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HP revenue beats estimates as PC maker bucks industry slump

HP reported revenue that beat analysts' estimates, with an industry-defying surge in personal-computer (PC) sales driving a fifth consecutive quarterly increase.

[SAN FRANCISCO] HP reported revenue that beat analysts' estimates, with an industry-defying surge in personal-computer (PC) sales driving a fifth consecutive quarterly increase.

Sales at the world's biggest maker of PCs rose across all businesses and all regions in the fiscal fourth quarter.

While profit for the current period may fall slightly below analyst projections, the company raised by one cent its forecast for the fiscal year that started Nov 1.

Adjusted profit of 44 US cents in the three months through Oct 31 matched analyst predictions.

Chief executive officer Dion Weisler has spent much of the past year cutting costs, introducing new products and expanding the Palo Alto, California-based company's 3-D printer offerings.

Those efforts helped push revenue 11 per cent higher from a year earlier to US$13.9 billion, HP said Tuesday in a statement.

"The results give us confidence in the trajectory of our business," Mr Weisler said in a briefing.

"We feel good about the investment choices that are ahead of us. We believe that we can create significant value."

The company formerly known as Hewlett-Packard spun out its data centre, software and services as Hewlett Packard Enterprise in 2015, with the expectation that shareholders would benefit from those faster-growing, more lucrative businesses.

Yet shares in HP, which focuses on PCs and printers, have outperformed its more glamorous offspring, rising about 71 per cent to Hewlett Packard Enterprise's 47 per cent, by embracing higher-end products and producing revenue increases.

"HP is executing and gaining share in two categories that were largely left for dead by the industry," IDC analyst Crawford Del Prete said by email.

"At the same time they are innovating in new segments. Comparisons are going to get harder in the future, but the disciplined approach they are taking is not only working, it's providing for growth."

Future Sales

Chief financial officer Catherine Lesjak acknowledged in a conference call with analysts that the rapid growth rate of the past year may be hard to maintain.

"The compares are tougher, we know that," she said.

After two quarters of double-digit growth, analysts estimate HP revenue will increase less than three per cent in the first half of fiscal 2018. The shares fell about six per cent in extended trading after closing at a record US$22.46 in New York.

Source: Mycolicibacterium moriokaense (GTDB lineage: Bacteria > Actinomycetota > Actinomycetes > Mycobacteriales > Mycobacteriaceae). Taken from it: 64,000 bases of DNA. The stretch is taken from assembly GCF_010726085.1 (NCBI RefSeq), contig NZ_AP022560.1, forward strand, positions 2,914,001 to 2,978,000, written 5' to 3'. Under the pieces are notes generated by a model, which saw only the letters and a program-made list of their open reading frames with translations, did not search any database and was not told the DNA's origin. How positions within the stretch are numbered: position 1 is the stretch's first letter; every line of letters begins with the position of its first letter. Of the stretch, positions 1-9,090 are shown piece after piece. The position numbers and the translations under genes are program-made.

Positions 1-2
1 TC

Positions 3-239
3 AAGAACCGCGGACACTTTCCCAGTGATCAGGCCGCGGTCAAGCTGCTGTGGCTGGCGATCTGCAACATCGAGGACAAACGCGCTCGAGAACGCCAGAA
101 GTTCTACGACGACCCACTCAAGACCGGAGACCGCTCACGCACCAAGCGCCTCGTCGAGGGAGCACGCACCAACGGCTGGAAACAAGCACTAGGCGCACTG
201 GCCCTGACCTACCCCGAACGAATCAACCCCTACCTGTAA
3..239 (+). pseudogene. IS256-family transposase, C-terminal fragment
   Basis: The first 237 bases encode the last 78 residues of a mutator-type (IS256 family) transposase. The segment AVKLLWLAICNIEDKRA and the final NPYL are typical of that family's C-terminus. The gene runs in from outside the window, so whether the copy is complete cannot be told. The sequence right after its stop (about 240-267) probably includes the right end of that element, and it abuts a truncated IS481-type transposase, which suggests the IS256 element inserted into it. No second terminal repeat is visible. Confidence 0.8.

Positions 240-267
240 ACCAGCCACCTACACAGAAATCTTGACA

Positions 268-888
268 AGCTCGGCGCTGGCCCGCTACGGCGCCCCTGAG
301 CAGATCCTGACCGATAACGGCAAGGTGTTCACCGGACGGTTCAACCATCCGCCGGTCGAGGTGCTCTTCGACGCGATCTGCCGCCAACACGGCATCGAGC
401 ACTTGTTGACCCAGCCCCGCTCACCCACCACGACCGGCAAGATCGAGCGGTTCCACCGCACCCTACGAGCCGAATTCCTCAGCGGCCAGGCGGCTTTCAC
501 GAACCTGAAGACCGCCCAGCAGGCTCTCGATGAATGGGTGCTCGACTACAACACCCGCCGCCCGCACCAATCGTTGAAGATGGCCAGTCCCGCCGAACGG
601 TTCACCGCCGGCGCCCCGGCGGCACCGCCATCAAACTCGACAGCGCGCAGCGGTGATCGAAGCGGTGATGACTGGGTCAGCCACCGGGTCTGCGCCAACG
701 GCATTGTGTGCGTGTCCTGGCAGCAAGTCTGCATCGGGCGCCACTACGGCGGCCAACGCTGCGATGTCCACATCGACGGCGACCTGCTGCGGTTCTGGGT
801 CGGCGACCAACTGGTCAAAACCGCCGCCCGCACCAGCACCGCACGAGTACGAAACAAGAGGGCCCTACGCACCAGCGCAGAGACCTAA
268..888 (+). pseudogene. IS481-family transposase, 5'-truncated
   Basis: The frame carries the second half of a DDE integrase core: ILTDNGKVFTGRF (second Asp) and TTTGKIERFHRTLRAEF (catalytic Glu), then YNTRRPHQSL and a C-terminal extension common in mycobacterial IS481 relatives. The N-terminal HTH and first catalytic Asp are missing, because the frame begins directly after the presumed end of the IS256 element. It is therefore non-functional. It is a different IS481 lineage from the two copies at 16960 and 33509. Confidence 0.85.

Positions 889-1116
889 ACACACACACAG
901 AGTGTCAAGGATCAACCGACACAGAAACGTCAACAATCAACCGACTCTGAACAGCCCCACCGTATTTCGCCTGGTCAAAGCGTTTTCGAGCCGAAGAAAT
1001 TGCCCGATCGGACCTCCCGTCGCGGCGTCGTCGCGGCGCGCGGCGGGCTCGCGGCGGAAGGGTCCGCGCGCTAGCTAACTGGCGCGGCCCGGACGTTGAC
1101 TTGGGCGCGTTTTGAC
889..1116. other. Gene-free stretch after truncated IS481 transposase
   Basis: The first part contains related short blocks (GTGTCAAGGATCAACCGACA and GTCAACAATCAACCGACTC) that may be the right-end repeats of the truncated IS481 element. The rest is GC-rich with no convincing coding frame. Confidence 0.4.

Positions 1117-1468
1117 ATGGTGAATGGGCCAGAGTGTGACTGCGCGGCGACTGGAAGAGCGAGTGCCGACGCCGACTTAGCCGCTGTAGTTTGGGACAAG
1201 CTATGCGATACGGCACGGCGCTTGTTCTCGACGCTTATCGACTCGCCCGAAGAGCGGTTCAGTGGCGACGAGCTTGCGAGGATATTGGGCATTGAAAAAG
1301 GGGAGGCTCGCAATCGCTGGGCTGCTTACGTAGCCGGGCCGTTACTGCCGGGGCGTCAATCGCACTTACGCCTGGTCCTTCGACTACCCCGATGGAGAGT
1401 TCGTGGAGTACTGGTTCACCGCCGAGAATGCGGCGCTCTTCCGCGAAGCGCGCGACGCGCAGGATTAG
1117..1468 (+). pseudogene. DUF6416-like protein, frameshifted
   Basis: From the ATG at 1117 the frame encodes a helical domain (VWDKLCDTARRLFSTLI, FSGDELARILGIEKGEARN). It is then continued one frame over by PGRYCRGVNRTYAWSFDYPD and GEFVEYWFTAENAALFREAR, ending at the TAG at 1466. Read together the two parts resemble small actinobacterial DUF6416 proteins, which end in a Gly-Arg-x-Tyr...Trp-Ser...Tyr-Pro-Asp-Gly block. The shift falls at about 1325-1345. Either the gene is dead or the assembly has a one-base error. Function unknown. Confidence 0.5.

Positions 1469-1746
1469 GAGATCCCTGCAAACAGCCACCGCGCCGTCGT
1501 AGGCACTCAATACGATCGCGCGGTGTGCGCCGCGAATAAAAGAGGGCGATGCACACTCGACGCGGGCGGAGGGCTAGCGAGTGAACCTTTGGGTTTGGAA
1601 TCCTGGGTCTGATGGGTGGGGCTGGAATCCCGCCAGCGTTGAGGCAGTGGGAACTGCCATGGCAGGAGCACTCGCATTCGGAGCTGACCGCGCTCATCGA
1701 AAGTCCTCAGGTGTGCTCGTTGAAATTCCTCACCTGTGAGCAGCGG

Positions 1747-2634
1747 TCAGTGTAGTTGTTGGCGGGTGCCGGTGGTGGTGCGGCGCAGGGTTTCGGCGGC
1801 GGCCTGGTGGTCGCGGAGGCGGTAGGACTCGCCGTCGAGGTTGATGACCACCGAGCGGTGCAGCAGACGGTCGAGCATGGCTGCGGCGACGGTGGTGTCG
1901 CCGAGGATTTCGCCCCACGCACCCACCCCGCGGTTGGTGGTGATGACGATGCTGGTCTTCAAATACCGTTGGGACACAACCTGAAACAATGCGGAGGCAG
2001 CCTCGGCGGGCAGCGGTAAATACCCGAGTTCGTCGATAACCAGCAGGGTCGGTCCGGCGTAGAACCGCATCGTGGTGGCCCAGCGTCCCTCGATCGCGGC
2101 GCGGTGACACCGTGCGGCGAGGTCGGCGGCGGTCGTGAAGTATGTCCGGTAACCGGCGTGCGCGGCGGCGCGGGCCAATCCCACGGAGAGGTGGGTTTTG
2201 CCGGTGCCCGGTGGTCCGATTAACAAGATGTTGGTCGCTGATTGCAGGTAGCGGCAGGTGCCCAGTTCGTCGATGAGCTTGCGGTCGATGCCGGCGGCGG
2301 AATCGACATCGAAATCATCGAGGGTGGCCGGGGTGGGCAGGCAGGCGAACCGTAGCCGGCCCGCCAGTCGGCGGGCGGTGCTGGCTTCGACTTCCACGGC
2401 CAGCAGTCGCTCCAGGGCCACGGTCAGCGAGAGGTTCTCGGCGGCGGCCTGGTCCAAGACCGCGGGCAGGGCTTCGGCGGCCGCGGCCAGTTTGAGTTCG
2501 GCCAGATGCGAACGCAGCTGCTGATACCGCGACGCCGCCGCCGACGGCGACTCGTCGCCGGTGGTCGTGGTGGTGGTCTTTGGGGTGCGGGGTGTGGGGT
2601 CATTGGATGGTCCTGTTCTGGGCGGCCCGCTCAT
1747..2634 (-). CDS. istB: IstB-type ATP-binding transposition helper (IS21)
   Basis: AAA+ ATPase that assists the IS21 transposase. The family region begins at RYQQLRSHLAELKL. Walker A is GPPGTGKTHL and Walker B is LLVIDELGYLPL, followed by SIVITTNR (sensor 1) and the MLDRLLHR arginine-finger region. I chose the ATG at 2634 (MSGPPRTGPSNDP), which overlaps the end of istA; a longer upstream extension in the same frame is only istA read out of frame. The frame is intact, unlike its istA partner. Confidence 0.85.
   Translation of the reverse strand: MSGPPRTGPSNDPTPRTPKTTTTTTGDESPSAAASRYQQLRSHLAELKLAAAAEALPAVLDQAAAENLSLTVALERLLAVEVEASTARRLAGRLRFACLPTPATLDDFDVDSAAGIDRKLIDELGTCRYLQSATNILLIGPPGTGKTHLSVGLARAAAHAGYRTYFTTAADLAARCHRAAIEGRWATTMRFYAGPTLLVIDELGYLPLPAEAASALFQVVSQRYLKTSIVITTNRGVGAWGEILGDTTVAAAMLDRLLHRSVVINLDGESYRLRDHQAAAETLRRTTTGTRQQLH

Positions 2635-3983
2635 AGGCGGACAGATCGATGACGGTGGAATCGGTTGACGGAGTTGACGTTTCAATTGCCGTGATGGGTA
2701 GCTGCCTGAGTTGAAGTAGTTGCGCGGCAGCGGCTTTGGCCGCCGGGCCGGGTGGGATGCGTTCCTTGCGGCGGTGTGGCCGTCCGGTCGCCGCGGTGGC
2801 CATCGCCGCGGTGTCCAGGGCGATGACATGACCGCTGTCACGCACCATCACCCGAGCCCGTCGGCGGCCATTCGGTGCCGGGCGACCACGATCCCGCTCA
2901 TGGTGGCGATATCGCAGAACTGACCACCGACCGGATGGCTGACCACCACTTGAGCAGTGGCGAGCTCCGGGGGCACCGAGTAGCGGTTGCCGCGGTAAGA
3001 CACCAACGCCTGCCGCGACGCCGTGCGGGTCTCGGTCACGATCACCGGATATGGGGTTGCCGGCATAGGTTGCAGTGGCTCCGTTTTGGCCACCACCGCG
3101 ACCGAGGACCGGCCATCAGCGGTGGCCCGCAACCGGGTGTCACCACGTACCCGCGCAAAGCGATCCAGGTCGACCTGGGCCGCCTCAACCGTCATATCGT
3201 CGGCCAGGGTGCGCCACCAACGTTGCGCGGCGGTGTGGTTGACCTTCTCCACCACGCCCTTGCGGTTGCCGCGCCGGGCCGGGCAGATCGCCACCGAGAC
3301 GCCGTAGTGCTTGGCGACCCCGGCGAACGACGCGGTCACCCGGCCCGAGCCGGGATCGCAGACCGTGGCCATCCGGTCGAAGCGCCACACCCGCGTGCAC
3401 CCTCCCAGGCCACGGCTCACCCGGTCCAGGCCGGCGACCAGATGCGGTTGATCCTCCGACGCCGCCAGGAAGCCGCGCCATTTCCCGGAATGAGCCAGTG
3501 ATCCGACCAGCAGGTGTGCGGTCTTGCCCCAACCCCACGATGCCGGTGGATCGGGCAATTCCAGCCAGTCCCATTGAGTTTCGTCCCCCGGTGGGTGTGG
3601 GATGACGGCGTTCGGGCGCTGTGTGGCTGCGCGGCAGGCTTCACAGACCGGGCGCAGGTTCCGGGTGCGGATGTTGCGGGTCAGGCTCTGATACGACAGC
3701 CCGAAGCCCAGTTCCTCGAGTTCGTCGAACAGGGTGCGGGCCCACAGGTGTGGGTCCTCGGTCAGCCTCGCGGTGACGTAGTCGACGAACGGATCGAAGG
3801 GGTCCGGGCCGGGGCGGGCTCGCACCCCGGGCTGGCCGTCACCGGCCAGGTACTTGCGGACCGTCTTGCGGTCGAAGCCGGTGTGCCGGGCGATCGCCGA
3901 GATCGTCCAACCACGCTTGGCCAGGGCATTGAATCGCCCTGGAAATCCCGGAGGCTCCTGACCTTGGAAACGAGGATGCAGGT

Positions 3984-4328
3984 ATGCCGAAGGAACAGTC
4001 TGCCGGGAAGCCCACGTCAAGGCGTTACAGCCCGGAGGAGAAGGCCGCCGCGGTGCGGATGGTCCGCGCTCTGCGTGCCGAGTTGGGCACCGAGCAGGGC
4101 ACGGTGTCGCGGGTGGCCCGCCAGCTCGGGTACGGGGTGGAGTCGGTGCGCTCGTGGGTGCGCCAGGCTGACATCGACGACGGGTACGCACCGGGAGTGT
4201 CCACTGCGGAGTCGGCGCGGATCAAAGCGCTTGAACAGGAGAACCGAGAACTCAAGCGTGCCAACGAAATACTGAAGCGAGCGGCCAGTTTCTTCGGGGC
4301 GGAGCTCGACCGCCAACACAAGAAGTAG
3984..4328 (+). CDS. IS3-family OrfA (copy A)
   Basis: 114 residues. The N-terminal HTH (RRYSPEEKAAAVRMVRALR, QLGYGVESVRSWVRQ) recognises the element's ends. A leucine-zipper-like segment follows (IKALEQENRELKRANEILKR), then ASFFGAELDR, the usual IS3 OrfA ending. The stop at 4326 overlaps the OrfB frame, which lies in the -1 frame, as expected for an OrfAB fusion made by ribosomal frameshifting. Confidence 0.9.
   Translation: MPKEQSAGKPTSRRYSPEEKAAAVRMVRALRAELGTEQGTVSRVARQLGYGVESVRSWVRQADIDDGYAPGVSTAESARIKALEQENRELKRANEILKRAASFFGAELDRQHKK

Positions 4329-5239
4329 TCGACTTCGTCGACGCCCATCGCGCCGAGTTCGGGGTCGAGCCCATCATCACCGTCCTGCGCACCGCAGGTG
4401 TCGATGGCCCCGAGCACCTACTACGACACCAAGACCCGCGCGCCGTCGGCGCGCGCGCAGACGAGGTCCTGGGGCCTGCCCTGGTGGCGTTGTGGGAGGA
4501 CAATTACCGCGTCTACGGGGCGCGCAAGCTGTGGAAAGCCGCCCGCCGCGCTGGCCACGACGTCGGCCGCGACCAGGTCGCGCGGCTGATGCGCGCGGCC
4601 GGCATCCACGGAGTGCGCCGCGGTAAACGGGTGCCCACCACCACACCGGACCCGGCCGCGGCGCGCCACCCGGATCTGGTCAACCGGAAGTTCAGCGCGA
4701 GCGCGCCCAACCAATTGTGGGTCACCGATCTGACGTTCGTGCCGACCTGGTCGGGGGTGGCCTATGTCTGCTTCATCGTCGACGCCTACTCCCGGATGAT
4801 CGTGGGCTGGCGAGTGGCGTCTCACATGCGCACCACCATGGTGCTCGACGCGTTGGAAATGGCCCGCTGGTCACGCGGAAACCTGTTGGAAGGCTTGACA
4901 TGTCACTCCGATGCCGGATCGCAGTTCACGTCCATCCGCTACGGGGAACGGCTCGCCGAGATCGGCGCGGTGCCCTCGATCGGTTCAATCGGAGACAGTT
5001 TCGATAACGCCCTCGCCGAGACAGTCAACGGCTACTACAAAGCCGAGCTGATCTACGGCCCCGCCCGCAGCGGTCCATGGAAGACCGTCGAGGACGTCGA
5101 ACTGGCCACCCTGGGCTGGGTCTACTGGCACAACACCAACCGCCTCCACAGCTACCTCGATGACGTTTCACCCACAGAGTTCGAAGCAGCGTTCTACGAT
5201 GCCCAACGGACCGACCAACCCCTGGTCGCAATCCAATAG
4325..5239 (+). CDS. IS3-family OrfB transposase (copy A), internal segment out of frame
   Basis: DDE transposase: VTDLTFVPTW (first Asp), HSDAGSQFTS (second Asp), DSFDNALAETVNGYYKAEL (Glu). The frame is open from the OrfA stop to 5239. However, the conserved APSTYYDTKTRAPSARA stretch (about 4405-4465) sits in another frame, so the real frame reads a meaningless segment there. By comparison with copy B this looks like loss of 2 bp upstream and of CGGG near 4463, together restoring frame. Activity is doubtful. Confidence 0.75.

HP's PC shipments grew 4.4 per cent in the three months through September from the same period a year earlier, even as the rest of the industry endured a 3.6 per cent decline, researcher Gartner reported in October.

That made it the top-selling PC brand for the second consecutive quarter over Lenovo Group.

Sales in the personal systems group, which includes PCs, gained 13 per cent in HP's recent quarter, after rising 12 per cent in the previous period.

Pace of Spending

While HP's total costs rose about 10 per cent in the quarter, the increase was proportionately smaller than the jump in sales.

The spending is spread across "R&D, marketing and field-selling costs", Ms Lesjak said in the briefing.

Analysts estimated US$13.4 billion in fiscal fourth quarter sales, according to data compiled by Bloomberg. Net income increased to US$660 million, or 39 US cents a share, from US$492 million, or 28 US cents, a year earlier.

Profit, excluding some items, will be 40 US cents to 43 US cents a share in the fiscal first quarter, HP said. Analysts forecast 42 US cents a share.

A year ago, Mr Weisler announced plans to cut 3,000 to 4,000 jobs over three years, a move aimed at generating US$300 million in savings.

Printing revenue increased 7 per cent to US$4.88 billion. The division is expanding with the US$1 billion acquisition of Samsung Electronics' printer business - a deal that was completed at the start of November and that's meant to bolster HP's push into the market for larger office copiers.

That acquisition has prompted HP to raise its adjusted profit forecast for next year to US$1.75 to US$1.85 per share.

Nonetheless, the Samsung business is unlikely to contribute to growth until the second half of 2018, as HP invests in expansion and integration with the existing business, Ms Lesjak told analysts.

The Samsung unit generates a lower proportion of revenue from the more lucrative supply of printer cartridges than HP currently does, she said.